Art Theft: The Most Interesting and Famous Cases in History



Art theft is an ancient and complex criminal activity. When you look at the a few of the most well-known cases of art thefts in history, you see completely prepared operations that include art dealers, art fakers, mobsters, ransoms, and countless dollars. Here you can read about some of the most popular cases of art theft in the history.

The First Theft:
The first recorded case of art theft was in 1473, when 2 panels of altarpiece of the Last Judgment by the Dutch painter Hans Memling were stolen. While the triptych was being transferred by ship from the Netherlands to Florence, the ship was attacked by pirates who took it to the Gdansk cathedral in Poland. Nowadays, the piece is revealed at the National Museum in Gdansk where it was recently moved from the Basilica of the Assumption.

One Of The Most Famous Theft:
The most popular story of art theft involves one of the most famous paintings worldwide and one of the most well-known artists in history as a suspect. In the night of August 21, 1911, the Mona Lisa was stolen out of the Louver. Not long after, Pablo Picasso was jailed and questioned by the police, but was launched rapidly.

It turned out that the 30 × 21 inch painting was taken by one of the museum employees by the name of Vincenzo Peruggia, who simply carried it concealed under his coat. The criminal activity was thoroughly conducted by a notorious con man, Eduardo de Valfierno, who was sent by an art faker who intended to make copies and offer them as if they were the initial painting.

While Yves Chaudron, the art faker, was hectic creating copies for the famous work of art, Mona Lisa was still hidden at Peruggias apartment or condo. Eventually, Peruggia was captured by the authorities while trying to offer the painting to an art dealer from Florence, Italy.

The Biggest Theft in the USA:
The most significant art theft in United States happened at the Isabella Stewart Gardner Museum. On the night of March 18, 1990, a group of thieves wearing police uniforms got into the museum and took thirteen paintings whose collective value was approximated at around 300 million dollars. The burglars took 2 paintings and one print by Rembrandt, and works of Vermeer, Manet, Degas, Govaert Flinck, in addition to a French and a Chinese artifact.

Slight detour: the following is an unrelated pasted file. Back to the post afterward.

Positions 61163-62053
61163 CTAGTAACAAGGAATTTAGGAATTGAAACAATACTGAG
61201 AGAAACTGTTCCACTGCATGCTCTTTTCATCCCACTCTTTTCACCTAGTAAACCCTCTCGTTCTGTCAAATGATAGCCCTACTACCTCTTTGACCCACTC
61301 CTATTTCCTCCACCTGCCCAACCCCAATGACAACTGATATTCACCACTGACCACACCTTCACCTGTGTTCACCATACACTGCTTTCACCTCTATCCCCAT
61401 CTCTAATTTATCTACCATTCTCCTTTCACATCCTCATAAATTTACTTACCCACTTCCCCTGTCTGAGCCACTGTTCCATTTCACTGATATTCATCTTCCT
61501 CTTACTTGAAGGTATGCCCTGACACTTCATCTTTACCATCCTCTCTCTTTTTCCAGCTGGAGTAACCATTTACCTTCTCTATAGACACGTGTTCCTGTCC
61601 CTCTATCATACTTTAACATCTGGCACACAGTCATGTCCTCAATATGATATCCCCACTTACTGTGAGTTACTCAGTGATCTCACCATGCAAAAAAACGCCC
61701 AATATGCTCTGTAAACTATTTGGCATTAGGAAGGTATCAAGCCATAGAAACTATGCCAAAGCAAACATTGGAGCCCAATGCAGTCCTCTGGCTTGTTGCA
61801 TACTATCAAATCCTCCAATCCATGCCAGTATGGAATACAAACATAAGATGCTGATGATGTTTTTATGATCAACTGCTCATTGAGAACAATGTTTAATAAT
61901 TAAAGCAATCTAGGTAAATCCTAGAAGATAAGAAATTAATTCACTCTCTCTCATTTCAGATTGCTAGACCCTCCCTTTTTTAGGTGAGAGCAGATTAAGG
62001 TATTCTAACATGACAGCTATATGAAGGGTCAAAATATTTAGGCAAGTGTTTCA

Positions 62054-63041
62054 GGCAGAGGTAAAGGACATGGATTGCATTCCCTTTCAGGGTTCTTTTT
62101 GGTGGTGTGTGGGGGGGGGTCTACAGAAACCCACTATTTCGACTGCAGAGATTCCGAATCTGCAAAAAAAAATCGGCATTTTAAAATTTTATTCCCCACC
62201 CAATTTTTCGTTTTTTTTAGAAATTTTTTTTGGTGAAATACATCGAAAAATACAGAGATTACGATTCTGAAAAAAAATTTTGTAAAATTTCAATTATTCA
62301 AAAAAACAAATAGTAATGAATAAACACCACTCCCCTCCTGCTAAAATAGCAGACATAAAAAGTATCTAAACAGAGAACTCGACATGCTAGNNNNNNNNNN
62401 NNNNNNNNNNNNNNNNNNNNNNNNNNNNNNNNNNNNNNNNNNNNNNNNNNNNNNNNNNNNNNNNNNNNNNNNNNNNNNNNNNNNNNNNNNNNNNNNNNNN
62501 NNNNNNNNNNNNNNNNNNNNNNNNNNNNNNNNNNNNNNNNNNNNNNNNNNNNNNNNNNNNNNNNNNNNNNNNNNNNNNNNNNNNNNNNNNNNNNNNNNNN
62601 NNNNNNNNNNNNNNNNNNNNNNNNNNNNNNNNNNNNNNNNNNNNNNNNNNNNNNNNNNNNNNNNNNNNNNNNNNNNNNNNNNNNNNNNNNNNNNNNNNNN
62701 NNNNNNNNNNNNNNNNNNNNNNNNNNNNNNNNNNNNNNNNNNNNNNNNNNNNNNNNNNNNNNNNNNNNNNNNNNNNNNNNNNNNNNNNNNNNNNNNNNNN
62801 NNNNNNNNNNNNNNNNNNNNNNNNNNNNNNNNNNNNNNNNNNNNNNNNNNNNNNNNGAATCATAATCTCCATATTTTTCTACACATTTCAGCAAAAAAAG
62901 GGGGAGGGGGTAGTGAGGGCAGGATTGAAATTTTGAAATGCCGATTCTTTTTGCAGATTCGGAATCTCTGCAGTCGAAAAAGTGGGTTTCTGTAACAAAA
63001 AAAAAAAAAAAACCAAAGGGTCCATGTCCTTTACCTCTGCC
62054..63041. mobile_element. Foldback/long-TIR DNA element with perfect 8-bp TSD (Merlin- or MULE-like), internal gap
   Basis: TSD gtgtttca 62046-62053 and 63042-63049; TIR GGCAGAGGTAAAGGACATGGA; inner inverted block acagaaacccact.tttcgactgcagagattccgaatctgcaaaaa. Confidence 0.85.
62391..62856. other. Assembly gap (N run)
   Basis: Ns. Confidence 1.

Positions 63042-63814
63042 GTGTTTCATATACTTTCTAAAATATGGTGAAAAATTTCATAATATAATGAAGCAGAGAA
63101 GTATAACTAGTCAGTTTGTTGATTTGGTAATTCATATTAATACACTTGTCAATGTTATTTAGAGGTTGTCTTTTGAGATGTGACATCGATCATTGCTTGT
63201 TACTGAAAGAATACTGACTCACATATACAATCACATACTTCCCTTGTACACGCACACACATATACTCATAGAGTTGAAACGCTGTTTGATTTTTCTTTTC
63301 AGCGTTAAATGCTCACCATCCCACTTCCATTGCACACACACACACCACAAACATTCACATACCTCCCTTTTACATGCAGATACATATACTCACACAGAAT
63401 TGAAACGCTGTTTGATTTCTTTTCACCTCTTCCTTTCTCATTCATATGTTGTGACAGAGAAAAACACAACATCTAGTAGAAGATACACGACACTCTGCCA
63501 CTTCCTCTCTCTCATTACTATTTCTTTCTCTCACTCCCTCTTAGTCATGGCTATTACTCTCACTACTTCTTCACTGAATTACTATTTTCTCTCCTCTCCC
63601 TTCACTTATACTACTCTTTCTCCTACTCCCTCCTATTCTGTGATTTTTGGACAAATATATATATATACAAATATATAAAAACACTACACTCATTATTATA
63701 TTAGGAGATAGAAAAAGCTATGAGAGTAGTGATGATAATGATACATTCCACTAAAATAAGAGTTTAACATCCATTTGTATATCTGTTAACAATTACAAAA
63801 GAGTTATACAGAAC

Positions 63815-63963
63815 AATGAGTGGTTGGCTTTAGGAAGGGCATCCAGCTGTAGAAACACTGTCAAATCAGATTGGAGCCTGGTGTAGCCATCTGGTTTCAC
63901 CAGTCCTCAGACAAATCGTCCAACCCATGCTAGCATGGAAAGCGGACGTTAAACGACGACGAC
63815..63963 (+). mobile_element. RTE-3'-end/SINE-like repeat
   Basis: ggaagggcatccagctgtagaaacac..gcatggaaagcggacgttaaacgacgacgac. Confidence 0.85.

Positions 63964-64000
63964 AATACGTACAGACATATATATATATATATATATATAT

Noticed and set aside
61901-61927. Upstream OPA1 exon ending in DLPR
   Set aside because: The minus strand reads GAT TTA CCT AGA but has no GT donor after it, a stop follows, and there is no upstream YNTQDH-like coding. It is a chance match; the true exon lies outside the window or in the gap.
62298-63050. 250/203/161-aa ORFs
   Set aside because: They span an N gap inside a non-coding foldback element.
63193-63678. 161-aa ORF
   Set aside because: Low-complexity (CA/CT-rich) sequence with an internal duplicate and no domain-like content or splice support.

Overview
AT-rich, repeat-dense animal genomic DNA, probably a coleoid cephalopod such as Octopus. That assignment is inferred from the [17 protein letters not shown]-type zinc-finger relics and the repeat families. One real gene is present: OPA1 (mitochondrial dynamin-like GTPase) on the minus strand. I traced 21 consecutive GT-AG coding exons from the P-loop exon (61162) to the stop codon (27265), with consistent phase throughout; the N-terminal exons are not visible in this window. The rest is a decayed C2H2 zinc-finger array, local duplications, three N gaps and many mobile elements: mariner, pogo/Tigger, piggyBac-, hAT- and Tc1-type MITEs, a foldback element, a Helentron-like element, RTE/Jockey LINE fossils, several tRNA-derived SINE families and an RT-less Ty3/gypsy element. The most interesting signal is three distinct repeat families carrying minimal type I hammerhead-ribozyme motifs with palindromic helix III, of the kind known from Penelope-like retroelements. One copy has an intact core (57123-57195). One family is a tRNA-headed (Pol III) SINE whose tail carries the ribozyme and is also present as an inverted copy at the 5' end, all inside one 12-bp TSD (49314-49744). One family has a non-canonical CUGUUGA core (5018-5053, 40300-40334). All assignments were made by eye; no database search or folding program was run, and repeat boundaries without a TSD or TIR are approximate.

Since yet, none of the paintings have been discovered and the case is still unsolved. According to current rumors, the FBI are investigating the possibility that the Boston Mob in addition to French art dealerships are linked to the criminal activity.

The Scream:
The painting by Edvard Munchs, The Scream, is probably the most looked for after painting by art thieves in history. It has actually been stolen twice and was just recently recuperated. In 1994, throughout the Winter Olympics in Lillehammer, Norway, The Scream was taken from an Oslo gallery by 2 burglars who broke through an open window, set off the alarm and left a note saying: thanks for the poor security.

3 months later, the holders of the painting approached the Norwegian Government with an deal: 1 million dollars ransom for Edvard Munchs The Scream. The Government declined the deal, however the Norwegian police worked together with the British Authorities and the Getty Museum to organize a sting operation that restored the painting to where it belongs.

While Museum authorities waiting for the burglars to request ransom money, rumors declared that both paintings were burned to conceal evidence. Eventually, the Norwegian authorities discovered the 2 paintings on August 31, 2006 however the realities on how they were recuperated are https://www.whitepages.com/name/Kurt-Criter not understood.


When you look at https://kurtcriter.wordpress.com/ the some of the most well-known cases of art thefts in history, you see thoroughly prepared operations that include art dealerships, art fakers, mobsters, ransoms, and millions of dollars. The most popular story of art theft includes one of the most well-known paintings in the world and one of the most well-known artists in history as a suspect. The criminal offense was thoroughly carried out by a notorious con man, Eduardo de Valfierno, who was sent out by an art faker who planned to make copies and sell them as https://www.youtube.com/playlist?list=PLNxmDR0Lf7eKav0Z4XkSZcWl9N4D2c9qa if they were the original painting.

Eventually, Peruggia was captured by the police while attempting to offer the painting to an art dealership from Florence, Italy. The painting by Edvard Munchs, The Scream, is probably the most looked for after painting by art burglars in history.

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